A divided Congress gave final approval Friday to Democrats' flagship climate and healthcare bill, handing President Joe Biden a back-from-the-dead triumph on coveted priorities that the party hopes will bolster their prospects for keeping their House and Senate majorities in November's elections.
The House used a party-line 220-207 vote to pass the legislation, prompting hugs among Democrats on the House floor and cheers by White House staff watching on television. "Today, the American people won. Special interests lost," tweeted the vacationing Biden, who was shown beaming in a White House photo as he watched the vote on TV from Kiawah Island, South Carolina. He said he would sign the legislation next week.
The measure is but a shadow of the larger, more ambitious plan to supercharge environment and social programs that Biden and his party unveiled early last year. Even so, Democrats happily declared victory on top-tier goals like providing Congress' largest ever investment in curbing carbon emissions, reining in pharmaceutical costs and taxing large companies, hoping to show they can wring accomplishments from a routinely gridlocked Washington that often disillusions voters.
"Today is a day of celebration, a day we take another giant step in our momentous agenda," said House Speaker Nancy Pelosi, D-Calif., who minutes later announced the final vote as she presided over the chamber. She said the measure "meets the moment, ensuring that our families thrive and that our planet survives."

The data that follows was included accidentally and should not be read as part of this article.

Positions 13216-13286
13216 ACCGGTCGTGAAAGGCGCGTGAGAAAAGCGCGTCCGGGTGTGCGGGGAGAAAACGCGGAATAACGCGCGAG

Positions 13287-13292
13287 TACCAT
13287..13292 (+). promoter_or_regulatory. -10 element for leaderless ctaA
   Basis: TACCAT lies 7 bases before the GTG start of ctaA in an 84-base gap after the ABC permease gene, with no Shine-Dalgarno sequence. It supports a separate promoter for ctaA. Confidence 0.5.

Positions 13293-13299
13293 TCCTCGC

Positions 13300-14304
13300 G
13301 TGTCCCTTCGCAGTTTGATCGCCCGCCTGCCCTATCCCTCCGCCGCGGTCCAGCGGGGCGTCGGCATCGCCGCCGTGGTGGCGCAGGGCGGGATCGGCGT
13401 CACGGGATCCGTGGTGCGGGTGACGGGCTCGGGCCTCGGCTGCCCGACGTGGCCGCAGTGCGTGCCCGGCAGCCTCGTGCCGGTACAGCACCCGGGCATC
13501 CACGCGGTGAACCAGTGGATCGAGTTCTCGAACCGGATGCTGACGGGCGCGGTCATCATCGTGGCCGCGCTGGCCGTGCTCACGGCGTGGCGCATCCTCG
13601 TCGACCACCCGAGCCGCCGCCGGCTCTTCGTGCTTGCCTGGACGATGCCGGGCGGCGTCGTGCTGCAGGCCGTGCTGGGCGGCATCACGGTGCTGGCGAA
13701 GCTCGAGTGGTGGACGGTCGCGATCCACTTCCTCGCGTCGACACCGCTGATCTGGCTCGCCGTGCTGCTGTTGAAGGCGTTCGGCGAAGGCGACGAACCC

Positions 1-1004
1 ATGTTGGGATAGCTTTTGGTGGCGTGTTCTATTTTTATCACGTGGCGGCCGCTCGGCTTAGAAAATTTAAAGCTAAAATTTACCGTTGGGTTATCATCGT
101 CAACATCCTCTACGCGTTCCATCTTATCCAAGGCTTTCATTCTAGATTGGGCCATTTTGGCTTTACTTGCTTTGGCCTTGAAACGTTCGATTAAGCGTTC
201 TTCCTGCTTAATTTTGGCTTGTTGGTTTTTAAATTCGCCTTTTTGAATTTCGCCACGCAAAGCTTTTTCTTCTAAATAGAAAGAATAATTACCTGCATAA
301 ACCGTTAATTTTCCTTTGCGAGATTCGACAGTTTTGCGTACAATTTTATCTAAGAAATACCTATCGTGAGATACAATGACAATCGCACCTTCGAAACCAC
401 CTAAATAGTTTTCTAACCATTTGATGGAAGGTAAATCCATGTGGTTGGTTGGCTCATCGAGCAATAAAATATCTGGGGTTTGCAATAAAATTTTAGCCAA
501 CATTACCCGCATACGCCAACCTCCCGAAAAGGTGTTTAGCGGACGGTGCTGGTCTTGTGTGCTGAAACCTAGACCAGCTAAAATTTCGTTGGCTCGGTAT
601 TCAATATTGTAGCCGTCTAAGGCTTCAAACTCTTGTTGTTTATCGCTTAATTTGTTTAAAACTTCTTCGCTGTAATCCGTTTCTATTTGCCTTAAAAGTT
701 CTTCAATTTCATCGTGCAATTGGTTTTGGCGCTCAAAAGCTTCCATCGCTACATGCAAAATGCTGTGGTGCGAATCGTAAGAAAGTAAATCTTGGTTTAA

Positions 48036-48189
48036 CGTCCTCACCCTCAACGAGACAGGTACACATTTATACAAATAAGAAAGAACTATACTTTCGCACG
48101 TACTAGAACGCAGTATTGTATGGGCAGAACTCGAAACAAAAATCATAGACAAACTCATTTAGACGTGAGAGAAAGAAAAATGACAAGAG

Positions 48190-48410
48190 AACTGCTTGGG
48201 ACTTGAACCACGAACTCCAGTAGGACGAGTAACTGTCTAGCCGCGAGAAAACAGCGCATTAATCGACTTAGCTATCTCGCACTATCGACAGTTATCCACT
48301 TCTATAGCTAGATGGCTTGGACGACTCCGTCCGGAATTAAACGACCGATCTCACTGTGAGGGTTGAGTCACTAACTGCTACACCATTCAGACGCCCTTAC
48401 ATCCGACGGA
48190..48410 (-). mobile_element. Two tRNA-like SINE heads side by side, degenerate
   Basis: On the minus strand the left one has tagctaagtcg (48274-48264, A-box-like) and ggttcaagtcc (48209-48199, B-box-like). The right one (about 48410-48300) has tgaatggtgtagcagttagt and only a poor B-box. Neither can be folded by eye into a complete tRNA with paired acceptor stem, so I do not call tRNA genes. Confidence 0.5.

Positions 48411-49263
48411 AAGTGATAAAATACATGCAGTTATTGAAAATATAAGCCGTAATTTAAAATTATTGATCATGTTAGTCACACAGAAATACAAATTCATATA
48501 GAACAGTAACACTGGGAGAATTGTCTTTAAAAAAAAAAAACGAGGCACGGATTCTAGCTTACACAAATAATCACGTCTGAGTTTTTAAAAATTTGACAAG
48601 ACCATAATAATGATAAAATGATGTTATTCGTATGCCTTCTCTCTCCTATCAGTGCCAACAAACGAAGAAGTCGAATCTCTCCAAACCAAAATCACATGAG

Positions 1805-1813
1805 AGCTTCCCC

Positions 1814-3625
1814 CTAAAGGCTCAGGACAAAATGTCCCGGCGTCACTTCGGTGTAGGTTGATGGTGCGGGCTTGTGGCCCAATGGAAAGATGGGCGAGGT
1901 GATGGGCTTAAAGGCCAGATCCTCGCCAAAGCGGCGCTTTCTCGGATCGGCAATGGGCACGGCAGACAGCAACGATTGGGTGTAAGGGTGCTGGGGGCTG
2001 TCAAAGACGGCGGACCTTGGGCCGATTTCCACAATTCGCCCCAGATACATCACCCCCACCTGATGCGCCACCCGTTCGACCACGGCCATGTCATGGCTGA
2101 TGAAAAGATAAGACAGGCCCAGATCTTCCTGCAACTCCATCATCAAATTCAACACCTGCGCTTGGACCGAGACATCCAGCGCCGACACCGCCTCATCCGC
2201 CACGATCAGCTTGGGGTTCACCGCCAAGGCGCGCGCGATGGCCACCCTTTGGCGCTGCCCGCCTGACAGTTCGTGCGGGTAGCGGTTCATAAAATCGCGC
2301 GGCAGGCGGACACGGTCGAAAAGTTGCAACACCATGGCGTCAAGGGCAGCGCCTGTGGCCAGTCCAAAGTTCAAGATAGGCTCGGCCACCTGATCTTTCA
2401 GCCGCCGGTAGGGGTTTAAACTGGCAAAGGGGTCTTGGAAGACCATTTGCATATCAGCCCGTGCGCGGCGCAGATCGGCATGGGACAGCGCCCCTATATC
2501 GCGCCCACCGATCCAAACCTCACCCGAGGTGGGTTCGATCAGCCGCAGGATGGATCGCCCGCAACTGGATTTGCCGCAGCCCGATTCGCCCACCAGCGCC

Republicans solidly opposed the legislation, calling it a cornucopia of wasteful liberal daydreams that would raise taxes and families' living costs. They did the same Sunday but Senate Democrats banded together and used Vice President Kamala Harris' tiebreaking vote to power the measure through that 50-50 chamber.
"Democrats, more than any other majority in history, are addicted to spending other people's money, regardless of what we as a country can afford," said House Minority Leader Kevin McCarthy, R-Calif. "I can almost see glee in their eyes."
Biden's initial 10-year, $3.5 trillion proposal also envisioned free prekindergarten, paid family and medical leave, expanded Medicare benefits and eased immigration restrictions. That crashed after centrist Sen. Joe Manchin, D-W.Va., said it was too costly, using the leverage every Democrat has in the evenly-divided Senate.
Still, the final legislation remained substantive. Its pillar is about $375 billion over 10 years to encourage industry and consumers to shift from carbon-emitting to cleaner forms of energy. That includes $4 billion to cope with the West's catastrophic drought.
Spending, tax credits and loans would bolster technology like solar panels, consumer efforts to improve home energy efficiency, emission-reducing equipment for coal- and gas-powered power plants and air pollution controls for farms, ports and low-income communities.
Another $64 billion would help 13 million people pay premiums over the next three years for privately bought health insurance. Medicare would gain the power to negotiate its costs for some pharmaceuticals, initially in 2026 for only 10 drugs. Medicare beneficiaries' out-of-pocket prescription costs would be limited to $2,000 starting in 2025, and beginning next year would pay no more than $35 monthly for insulin, the costly diabetes drug.